In the Old Testament book Judges, there is a Hunger Games like scenario going on in Israel. The Midianites had been suffocating the 12 tribes of Israel through brute force and the supply control of food and resources. Israel had grown used to hiding their crops, animals and property for fear they would be raided and destroyed by the ruthless Midianites.
In the midst of this oppression, God raises up a deliverer named Gideon. When we first meet Gideon he’s fearful, skeptical and the least likely candidate for leadership. He grew up in one of the smallest and weakest clans in Israel. (Judges 6:11-15) Frankly, Gideon had far fewer leadership qualifications than Katniss Everdeen. At least she was a skilled archer.
This is exactly what makes his story so incredible. God uses an unlikely leader (Gideon) to lead an overmatched army (300 men) to defeat a fierce and imposing enemy (the Midianite army numbering several thousand). Gideon was obedient to the LORD’s instructions and victory was Israel’s! (Judges 7)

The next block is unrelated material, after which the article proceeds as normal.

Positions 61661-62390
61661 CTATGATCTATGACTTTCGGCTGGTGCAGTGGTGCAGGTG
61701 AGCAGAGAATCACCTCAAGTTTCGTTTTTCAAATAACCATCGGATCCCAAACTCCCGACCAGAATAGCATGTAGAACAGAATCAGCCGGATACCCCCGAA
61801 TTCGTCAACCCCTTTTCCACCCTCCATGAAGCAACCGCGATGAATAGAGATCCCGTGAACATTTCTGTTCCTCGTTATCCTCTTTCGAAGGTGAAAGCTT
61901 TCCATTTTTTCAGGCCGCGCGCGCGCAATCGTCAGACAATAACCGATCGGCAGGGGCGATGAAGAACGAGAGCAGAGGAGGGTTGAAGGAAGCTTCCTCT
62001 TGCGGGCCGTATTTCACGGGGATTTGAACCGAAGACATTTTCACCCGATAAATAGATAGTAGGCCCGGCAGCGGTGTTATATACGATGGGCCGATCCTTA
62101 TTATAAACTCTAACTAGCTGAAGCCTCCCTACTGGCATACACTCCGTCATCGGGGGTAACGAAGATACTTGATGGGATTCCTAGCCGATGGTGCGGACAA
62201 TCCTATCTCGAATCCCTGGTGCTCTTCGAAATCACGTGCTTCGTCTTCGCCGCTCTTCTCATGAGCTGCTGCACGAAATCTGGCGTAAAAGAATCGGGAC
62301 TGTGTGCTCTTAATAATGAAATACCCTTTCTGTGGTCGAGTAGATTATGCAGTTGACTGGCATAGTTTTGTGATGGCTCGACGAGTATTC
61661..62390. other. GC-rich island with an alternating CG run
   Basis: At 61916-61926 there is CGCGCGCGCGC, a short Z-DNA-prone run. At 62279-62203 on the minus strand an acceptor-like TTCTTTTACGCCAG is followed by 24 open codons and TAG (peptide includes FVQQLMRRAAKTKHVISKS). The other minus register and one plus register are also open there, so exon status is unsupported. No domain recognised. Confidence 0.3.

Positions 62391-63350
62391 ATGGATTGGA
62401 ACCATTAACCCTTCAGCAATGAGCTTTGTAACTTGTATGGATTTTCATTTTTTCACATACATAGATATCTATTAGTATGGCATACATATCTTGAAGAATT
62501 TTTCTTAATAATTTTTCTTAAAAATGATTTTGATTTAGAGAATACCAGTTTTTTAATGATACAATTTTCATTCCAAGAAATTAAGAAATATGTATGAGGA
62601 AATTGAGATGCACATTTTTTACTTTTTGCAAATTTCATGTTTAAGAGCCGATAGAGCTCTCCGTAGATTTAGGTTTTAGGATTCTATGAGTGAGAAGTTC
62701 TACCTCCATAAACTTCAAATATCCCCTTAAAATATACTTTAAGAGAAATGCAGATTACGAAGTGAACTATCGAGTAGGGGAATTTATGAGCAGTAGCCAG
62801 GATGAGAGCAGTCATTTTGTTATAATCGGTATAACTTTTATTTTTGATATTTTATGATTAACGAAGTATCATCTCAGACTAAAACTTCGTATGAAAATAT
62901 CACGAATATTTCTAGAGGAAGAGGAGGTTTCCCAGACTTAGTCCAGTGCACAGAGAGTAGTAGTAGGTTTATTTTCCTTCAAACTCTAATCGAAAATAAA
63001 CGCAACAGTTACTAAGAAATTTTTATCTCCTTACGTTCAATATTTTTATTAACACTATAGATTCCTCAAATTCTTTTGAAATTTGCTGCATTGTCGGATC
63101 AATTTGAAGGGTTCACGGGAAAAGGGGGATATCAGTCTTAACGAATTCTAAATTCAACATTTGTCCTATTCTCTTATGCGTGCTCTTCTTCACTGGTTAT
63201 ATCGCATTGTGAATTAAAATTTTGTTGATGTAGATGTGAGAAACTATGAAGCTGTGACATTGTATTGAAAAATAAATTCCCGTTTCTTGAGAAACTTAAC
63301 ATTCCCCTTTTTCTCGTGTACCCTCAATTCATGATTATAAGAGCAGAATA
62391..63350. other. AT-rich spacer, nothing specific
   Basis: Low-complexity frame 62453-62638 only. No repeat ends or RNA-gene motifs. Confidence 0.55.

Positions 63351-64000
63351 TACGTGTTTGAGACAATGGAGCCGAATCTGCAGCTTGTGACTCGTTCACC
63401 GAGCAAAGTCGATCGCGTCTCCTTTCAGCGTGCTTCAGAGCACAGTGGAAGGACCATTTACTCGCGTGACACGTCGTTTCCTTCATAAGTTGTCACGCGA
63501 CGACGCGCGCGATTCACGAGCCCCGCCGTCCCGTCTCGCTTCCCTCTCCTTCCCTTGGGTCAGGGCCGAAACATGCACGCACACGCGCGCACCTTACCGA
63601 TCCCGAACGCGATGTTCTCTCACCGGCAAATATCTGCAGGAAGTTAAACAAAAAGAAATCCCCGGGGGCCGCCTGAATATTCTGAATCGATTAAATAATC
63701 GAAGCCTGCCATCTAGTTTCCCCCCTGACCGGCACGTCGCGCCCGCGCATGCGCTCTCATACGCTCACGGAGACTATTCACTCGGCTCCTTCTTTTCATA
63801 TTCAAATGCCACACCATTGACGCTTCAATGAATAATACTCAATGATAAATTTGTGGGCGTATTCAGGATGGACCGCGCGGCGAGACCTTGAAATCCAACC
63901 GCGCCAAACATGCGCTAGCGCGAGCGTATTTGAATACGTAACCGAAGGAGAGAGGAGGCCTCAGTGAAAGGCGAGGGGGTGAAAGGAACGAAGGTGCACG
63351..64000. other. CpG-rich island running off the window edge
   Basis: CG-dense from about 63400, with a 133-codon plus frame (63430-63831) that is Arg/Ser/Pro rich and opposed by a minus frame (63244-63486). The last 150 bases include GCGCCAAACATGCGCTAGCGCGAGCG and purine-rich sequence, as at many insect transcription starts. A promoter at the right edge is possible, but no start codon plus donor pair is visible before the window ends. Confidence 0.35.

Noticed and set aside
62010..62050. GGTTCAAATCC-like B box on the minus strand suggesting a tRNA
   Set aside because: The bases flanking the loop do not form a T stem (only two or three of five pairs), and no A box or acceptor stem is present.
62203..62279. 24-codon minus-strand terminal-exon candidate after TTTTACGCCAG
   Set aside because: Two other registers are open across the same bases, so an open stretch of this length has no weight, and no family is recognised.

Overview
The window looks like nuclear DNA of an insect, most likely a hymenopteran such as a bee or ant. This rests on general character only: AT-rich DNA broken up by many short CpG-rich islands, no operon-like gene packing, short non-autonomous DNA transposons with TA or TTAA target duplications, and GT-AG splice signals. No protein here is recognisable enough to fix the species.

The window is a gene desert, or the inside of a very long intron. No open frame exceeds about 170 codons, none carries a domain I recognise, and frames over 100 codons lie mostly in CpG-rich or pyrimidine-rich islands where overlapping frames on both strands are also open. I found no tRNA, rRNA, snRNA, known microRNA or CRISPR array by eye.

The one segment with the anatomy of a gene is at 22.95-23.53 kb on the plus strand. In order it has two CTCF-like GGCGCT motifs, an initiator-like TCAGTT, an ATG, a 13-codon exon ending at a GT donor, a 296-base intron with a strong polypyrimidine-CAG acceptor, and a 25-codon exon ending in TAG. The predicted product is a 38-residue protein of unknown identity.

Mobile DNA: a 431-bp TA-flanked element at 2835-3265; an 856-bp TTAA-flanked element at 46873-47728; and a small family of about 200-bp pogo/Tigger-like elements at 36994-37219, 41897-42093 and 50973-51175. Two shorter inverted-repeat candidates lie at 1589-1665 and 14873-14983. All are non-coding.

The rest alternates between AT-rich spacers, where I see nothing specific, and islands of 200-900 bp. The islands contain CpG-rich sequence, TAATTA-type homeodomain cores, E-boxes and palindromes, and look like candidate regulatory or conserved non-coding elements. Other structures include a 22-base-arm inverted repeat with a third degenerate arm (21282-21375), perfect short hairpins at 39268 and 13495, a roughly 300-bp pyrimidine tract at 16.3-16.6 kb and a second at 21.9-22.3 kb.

Years of oppression ended. Israel could live without fear and enjoy peace and prosperity. Surely this would lead to a ticker tape parade in Gideon’s honor, right? Maybe the main street in Jerusalem would be named after him? Well, Gideon returned from battle and there met him a group of men from his neighboring tribe. They said to Gideon:
“What is this that you have done to us, not to call us when you went to fight against Midian?” And they accused him fiercely. (Judges 8:1 emphasis mine)
Welcome home Gideon. Welcome to leadership. Leadership sometimes comes with glory, prestige, and privilege. But you can’t have the good without the bad. If you’re a leader moving any group, organization, business, church or whatever forward – criticism will come, some of it will be unfair. When unfair criticism comes we can learn a lesson from Gideon in how to handle it.
But Gideon replied, “What have I done compared to you? Why, even the gleanings of Ephraim are superior to the vintage of Abiezer. God gave you Midian’s commanders, Oreb and Zeeb. What have I done compared with you?” When they heard this, they calmed down and cooled off.
Gideon and his three hundred arrived at the Jordan and crossed over. They were bone-tired but still pressing the pursuit. (Judges 8:2-5 MSG)
Gideon shrugged it off and kept on moving forward. Gideon did cower to it. He didn’t internalize it. He didn’t let it derail the mission. He didn’t get in a long, drawn out argument. He shrugged it off, and pressed forward.
When unfair criticism comes (and it will if you’re a leader), do like Gideon – shrug it off and move forward.